Connecticut T4BL Study Group

The Connecticut Teaching for Black Lives study group is made up of 15 teachers of color from across the state. They meet monthly online to “learn from each other and find creative new ways to build co-conspiratorship with other staff members in school to get at the most fundamental work — that Black students matter in school and in our society.” When Jennifer Heikkila Diaz (JHD), an educator coach and study group coordinator, applied to lead a group for the second year, she said:

Last school year, it was a lifeline and learning space for about two dozen teachers of color in Connecticut, not just to share challenges but to reflect and act more intentionally as educators of color. This is a much-needed space in our state, where many teachers of color — fewer than 10% of the K–12 teaching population — teach in racial isolation. We want to build on our work from last year and expand the space to more teachers of color, especially in light of various ethnic studies initiatives rolling out in our state.

At the start of every meeting, JHD reviews their community agreements, which include Luis Valdez’s Mayan-inspired poem in Pensamiento Serpentino entitled “In Lak’ech.”

In Lak’ech
Tú eres mi otro yo.
You are my other me.
Si te hago daño a ti,
If I do harm to you,
Me hago daño a mi mismo.
I do harm to myself.
Si te amo y respeto,
If I love and respect you,
Me amo y respeto yo.
I love and respect myself.

In consideration of teachers’ busy schedules, 15-20 minutes of each meeting are alloted to read an article together. During their March meeting, the group read and discussed “Space for Young Black Women: An interview with Candice Valenzuela” in Section 1 (“Making Black Lives Matter in Our Schools”) of Teaching for Black Lives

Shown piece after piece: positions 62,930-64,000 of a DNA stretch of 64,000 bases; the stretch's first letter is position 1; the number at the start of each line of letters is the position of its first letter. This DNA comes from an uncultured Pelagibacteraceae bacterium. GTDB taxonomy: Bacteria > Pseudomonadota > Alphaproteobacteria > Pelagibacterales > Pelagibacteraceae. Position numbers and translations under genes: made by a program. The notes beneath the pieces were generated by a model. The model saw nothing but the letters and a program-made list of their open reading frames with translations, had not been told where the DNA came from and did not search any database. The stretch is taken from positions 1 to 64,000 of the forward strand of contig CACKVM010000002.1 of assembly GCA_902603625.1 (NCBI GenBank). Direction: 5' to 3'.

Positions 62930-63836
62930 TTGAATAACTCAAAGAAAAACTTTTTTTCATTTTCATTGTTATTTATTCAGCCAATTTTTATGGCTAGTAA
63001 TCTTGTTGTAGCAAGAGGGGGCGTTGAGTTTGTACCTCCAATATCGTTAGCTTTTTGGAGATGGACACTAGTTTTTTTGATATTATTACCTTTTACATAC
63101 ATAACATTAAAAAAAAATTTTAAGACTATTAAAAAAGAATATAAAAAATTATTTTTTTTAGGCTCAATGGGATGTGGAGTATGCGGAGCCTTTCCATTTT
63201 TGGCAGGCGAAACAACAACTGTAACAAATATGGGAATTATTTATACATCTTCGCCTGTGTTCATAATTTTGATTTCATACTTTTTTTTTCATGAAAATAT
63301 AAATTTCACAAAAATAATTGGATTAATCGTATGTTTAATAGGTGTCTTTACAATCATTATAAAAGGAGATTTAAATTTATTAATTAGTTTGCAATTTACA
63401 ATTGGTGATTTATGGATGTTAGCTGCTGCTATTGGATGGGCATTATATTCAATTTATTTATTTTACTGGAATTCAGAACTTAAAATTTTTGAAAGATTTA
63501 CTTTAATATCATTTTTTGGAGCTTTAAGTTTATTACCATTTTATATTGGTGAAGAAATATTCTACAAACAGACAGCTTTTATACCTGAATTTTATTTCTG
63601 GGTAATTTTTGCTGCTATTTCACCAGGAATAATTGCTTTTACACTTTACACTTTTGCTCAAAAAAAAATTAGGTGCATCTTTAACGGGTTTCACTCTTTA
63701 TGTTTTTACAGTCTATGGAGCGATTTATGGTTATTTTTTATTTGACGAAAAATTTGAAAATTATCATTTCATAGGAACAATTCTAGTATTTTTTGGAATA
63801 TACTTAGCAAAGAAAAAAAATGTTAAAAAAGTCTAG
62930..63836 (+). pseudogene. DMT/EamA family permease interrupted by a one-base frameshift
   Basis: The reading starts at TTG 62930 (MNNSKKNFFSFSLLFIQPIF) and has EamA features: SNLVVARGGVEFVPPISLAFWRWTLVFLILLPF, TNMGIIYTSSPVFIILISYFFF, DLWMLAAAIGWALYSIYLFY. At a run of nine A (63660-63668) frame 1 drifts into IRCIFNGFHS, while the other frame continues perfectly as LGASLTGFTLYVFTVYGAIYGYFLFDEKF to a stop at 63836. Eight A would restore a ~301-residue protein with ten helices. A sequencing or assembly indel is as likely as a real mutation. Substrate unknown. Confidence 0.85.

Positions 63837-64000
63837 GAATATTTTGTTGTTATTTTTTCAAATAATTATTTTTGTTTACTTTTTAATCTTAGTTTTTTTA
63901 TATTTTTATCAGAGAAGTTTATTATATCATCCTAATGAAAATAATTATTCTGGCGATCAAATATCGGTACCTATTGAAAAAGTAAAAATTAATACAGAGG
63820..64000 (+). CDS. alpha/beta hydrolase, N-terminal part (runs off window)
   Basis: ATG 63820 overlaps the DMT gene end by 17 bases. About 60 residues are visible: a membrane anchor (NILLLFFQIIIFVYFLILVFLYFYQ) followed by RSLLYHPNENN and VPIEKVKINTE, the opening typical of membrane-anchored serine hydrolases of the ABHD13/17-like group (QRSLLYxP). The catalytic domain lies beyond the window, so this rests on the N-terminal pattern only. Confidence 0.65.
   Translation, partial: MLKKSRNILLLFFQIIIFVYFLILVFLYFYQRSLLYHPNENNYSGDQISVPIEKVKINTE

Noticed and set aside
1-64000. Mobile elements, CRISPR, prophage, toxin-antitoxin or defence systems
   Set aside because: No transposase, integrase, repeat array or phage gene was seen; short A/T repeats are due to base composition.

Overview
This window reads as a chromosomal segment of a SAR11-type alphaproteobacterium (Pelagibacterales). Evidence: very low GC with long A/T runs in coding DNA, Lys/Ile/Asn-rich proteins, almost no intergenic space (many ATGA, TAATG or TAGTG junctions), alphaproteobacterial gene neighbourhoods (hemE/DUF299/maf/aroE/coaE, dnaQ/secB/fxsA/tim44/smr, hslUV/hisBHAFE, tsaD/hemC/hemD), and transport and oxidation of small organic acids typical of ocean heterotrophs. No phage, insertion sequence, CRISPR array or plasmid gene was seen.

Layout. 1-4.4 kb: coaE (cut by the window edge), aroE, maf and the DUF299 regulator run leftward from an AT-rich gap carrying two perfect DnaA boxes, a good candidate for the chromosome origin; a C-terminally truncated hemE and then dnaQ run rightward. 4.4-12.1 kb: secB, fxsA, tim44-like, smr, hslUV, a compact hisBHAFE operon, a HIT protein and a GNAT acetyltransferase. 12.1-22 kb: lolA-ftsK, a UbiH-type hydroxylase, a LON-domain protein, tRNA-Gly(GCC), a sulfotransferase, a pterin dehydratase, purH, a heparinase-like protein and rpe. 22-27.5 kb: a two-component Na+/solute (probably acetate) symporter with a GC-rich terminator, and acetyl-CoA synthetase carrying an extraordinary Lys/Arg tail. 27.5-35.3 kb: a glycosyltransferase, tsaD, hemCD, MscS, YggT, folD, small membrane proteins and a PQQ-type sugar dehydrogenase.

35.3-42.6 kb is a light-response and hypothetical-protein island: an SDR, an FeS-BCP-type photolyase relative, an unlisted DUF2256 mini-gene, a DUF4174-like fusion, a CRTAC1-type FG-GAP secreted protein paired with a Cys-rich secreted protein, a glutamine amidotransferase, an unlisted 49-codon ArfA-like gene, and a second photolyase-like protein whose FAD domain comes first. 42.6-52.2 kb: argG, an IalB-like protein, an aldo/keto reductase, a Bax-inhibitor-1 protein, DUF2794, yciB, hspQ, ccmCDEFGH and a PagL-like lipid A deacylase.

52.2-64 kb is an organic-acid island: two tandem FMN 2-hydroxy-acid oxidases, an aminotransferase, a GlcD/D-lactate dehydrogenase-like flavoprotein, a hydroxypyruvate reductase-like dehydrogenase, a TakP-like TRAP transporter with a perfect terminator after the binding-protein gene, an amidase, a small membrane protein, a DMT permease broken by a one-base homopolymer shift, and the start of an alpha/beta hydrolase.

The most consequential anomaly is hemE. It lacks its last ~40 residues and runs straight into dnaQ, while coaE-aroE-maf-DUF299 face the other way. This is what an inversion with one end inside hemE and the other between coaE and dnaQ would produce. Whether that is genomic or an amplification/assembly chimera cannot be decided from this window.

Study group members were asked to consider:

  • Does your school currently have any classes or student spaces like this? 
  • How could a class/space like this work in your current setting? 
  • Which other student groups in your school could use a community like this? 
  • How do you currently contribute to or how could you contribute to building spaces like this in your school?
  • What is something you take from this interview? Can you commit to cultivating and co-creating these sorts of spaces in your school?

Christina Nelson, a high school special education teacher, is considering restarting a space for girls. She said: 

It started out very well, but the person leading the group retired last year and then nobody took over. Reading this made me think about how necessary it is in our high school and how it would be a very good thing for us to do on our enrichment Wednesdays.

Francoise Deristel-Leger, a teacher at Brookside Elementary School, recalled her time leading yoga in an after-school program:

There was a point where I would teach every Thursday and I would get a group of girls — young African American girls, Latinx girls — and it would turn into a session of holding space. They talked about how they looked, how they felt, and what issues they were having. Anytime there is a strong presence where you’re ready to hold space, the young people will come.

Dora Guo, a pre-service teacher and restorative justice practices mentor in New Haven Public Schools, said,

The reading made me think about how we label young people and often, it’s the ones who are most outright and in your face — overtly being “disruptive.” We all know that there are plenty of students who also need those kinds of spaces even though they aren’t regularly being kicked out of class.

It hurts when the issues are deemed “resolved” and, therefore, we are supposed to end our relationship with students because there’s not an alternative space for them to have this type of meaningful set-aside time for community.

The group concluded on the agreement that building community is a critical aspect of a student’s schooling experience. 

As one study group member noted, “It changes what you can do in a space when students really feel like they’re part of a community.”